How Have National Parks Changed Over Time?
Viewing photographs of different eras in the national parks can give many insights on ecosystem processes, as well as simply change over time. The photographs associated with panoramic lookout photographs provide a window on the past, and an opportunity to compare to the present with changes to land forms and land cover.
Infrared versus Panchromatic Film
Two types of Eastman Kodak film were used: 1. Panchromatic film, which is sensitive to light of all colors in the visible spectrum, and 2. Infrared film, which is sensitive to electromagnetic wavelengths longer than the visible spectrum, 0.7mm to ~3mm. Filters used with panchromatic film included a K2 (Wratten No. 8) and #12 deep amber (minus blue member of the cyan-magenta-yellow set of subtractive primaries); while filters used with infrared film included A-red (Wratten No. 25) and F-red (Wratten No. 29). The negatives and contact prints are of very high quality film and photography. However, the negatives, which measure approximately 5 ½ inchex x 13 ½ inches, are nitrate based and require careful handling and storage.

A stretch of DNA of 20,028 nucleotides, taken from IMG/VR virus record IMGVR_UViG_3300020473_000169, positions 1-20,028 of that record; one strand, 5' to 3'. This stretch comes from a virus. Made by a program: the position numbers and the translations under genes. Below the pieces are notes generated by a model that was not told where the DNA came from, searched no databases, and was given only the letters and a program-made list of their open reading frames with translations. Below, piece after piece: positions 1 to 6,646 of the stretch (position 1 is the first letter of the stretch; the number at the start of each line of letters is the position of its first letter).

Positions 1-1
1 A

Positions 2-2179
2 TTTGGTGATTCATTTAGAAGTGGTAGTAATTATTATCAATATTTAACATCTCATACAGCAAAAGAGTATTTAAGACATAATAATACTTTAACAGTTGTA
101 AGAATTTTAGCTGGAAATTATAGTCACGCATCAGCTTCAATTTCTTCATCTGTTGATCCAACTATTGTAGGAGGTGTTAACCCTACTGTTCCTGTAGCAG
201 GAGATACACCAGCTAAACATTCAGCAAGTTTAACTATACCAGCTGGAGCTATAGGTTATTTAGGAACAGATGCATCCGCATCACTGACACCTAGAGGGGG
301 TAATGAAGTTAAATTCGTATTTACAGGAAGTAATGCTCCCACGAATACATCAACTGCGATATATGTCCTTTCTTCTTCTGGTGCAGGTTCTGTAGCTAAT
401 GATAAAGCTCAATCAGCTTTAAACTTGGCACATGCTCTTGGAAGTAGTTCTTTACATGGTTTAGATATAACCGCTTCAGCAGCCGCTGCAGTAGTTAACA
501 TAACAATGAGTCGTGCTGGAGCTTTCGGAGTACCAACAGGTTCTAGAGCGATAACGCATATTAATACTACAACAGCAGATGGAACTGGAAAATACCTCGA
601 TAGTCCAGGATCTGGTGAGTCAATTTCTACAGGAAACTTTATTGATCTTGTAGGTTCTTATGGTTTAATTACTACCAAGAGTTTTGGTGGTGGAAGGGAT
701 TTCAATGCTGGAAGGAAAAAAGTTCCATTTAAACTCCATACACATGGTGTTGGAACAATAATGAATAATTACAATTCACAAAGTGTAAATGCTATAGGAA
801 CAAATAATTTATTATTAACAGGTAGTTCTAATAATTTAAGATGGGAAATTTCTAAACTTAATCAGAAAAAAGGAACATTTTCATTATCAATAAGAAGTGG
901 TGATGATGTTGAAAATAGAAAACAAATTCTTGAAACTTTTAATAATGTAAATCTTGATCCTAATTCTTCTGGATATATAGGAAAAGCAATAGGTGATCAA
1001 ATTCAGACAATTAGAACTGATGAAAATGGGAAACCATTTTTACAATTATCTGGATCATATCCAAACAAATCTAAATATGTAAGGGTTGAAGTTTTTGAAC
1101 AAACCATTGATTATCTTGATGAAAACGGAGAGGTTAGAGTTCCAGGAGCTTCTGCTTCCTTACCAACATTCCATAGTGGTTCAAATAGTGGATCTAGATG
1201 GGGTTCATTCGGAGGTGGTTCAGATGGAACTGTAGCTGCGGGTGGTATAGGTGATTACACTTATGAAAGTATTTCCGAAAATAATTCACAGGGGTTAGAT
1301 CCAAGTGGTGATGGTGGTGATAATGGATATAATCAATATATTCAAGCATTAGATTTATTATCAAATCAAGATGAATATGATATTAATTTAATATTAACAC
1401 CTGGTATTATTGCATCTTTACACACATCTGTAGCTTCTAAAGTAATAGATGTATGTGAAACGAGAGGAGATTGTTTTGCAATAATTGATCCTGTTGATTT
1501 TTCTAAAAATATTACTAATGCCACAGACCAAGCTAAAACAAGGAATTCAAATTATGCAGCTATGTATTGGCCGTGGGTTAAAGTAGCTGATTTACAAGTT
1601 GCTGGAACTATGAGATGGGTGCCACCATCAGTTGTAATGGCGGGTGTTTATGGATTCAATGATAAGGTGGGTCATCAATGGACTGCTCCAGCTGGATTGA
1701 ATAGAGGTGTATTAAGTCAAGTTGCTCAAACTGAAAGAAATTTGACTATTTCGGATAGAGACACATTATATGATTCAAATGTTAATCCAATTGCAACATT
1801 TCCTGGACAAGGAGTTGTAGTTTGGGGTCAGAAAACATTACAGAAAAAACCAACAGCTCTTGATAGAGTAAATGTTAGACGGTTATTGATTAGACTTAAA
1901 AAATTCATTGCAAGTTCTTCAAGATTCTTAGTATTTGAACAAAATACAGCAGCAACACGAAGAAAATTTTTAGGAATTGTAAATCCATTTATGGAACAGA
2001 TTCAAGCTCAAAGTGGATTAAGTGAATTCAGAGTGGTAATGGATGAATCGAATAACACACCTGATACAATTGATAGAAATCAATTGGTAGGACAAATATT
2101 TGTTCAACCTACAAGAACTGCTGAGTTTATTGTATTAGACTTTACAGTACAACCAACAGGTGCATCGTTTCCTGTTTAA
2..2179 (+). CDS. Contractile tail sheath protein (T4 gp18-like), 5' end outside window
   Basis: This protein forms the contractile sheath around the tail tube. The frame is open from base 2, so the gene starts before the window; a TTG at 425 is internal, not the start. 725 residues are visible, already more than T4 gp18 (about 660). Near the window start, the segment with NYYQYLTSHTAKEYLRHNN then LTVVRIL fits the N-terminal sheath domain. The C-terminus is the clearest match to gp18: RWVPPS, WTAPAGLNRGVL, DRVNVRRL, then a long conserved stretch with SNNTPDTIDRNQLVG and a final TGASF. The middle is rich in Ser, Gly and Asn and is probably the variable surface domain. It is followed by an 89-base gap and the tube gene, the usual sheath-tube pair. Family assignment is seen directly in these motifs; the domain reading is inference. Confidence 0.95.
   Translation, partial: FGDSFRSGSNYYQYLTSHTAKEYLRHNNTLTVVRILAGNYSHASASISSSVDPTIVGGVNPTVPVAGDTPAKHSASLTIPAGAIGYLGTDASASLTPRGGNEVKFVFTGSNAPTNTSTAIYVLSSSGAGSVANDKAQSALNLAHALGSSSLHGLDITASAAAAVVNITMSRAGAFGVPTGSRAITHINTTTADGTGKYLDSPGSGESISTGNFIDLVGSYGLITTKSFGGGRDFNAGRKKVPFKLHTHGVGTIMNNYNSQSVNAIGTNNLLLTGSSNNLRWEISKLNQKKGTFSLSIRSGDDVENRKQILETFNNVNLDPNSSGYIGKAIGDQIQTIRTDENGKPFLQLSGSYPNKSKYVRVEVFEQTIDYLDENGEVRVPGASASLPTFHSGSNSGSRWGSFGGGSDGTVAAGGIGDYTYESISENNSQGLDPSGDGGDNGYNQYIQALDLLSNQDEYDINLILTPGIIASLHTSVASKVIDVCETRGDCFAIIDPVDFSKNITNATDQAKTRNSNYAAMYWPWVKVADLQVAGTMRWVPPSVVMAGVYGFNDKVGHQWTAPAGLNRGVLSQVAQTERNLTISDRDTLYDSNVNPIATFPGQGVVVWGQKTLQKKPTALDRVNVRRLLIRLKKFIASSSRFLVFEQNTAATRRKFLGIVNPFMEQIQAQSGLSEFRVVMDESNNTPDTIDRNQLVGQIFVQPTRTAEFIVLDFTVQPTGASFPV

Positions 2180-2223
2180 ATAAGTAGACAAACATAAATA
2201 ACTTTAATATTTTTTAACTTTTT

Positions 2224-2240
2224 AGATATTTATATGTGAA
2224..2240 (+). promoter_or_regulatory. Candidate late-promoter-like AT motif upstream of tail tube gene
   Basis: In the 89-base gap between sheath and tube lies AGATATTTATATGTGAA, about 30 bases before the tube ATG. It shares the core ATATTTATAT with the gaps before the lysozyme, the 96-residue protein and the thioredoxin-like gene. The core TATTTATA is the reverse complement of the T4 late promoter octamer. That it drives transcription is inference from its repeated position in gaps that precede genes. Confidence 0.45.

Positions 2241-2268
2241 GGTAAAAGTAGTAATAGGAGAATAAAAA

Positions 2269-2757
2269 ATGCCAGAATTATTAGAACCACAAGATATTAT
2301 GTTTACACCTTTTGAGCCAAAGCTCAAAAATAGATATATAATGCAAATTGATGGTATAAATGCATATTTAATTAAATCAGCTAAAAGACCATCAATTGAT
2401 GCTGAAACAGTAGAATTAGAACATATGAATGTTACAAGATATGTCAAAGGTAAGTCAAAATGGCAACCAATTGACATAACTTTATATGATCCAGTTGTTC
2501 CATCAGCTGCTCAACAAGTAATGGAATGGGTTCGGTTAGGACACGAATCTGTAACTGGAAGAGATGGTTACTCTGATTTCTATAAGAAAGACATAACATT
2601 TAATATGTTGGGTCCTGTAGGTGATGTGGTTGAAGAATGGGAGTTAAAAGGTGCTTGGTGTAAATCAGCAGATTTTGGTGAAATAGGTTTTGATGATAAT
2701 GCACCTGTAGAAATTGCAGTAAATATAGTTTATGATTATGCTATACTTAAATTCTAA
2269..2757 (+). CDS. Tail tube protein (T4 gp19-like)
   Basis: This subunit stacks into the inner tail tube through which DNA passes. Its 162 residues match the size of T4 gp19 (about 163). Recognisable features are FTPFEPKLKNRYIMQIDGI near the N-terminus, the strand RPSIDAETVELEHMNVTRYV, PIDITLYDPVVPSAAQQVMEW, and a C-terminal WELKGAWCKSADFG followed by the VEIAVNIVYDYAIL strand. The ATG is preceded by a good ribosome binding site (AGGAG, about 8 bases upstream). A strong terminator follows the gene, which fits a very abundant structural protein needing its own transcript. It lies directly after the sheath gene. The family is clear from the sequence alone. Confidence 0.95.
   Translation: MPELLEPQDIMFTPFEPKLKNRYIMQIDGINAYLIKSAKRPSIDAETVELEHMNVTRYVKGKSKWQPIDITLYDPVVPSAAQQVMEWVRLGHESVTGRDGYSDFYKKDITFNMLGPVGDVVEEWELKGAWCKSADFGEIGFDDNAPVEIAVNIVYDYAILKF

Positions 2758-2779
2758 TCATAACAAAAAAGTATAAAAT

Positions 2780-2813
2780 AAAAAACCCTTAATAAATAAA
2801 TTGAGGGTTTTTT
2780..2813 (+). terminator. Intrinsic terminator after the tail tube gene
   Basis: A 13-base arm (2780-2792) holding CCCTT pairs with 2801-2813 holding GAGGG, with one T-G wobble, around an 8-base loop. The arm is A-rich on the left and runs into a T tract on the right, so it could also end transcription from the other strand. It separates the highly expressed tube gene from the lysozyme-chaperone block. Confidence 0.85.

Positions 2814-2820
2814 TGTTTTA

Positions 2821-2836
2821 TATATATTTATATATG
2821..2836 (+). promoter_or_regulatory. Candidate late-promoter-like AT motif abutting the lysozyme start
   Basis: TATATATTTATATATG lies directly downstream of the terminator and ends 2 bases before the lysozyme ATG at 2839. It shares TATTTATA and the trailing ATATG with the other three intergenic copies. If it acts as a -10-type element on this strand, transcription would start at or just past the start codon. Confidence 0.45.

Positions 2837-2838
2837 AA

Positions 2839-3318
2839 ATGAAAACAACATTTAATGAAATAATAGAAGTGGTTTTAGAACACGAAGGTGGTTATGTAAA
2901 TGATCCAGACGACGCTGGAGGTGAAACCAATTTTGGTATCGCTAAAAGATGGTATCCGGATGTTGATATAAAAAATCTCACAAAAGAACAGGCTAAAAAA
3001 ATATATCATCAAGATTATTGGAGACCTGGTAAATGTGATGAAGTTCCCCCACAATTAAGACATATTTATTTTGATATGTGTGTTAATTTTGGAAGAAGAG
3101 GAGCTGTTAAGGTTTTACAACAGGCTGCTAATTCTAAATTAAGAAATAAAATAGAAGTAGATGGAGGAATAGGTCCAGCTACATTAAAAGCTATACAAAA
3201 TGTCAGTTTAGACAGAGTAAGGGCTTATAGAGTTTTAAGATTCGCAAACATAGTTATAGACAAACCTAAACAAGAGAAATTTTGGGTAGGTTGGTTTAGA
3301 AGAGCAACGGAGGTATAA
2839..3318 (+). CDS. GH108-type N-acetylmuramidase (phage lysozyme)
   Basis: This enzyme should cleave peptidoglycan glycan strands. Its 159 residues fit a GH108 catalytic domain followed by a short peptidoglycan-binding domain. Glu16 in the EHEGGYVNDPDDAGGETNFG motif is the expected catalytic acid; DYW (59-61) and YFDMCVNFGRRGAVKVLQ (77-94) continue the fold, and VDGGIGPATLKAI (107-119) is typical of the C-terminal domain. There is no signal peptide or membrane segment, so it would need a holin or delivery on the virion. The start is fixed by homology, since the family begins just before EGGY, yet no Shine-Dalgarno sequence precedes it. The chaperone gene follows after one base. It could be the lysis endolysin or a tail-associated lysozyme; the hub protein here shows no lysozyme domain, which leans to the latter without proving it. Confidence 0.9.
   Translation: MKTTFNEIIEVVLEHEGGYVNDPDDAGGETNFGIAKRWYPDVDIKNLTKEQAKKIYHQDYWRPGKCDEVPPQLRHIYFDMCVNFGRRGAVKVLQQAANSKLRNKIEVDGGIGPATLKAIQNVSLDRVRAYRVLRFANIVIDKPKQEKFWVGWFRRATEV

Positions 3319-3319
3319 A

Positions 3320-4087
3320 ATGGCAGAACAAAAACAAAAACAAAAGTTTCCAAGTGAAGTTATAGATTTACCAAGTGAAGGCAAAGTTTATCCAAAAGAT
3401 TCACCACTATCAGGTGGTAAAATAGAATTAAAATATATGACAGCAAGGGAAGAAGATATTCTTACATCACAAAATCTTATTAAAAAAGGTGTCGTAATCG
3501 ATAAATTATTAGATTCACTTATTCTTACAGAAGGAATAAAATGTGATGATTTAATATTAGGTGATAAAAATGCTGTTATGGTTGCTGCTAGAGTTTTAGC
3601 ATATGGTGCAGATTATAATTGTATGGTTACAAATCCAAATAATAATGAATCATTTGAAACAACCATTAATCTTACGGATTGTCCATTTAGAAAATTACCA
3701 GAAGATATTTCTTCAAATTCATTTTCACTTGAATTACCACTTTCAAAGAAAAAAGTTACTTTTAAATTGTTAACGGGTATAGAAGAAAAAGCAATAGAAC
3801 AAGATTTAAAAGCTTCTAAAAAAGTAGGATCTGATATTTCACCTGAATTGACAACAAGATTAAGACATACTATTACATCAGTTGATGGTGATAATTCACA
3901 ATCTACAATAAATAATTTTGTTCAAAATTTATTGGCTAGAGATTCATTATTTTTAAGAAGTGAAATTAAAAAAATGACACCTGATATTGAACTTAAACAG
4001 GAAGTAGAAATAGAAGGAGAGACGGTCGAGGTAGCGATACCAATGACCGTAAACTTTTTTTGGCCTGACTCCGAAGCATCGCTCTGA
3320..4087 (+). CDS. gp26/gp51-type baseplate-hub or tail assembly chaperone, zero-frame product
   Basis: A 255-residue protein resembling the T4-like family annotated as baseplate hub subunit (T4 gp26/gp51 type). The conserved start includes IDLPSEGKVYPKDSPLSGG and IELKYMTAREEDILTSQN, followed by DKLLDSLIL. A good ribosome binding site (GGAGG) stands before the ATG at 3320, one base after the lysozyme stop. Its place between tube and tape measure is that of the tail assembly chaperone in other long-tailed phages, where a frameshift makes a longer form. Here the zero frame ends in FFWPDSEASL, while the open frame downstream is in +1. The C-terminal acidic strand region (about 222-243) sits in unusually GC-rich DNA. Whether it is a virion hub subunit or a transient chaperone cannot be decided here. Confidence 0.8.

The crew used infrared film primarily in an effort to cut through any haze that was in the atmosphere. This produced a higher contrast image of the ‘background’ which was the primary focus of the images taken.
Compare the images above and below to see the differences between infrared and panchromatic film. In the black and white 1930’s images above, the differences are most visible in the vegetation and the sky. In the 2008 images below, the differences between infrared and panchromatic are very obvious, as healthy trees appear red in infrared images, and green in panchromatic images.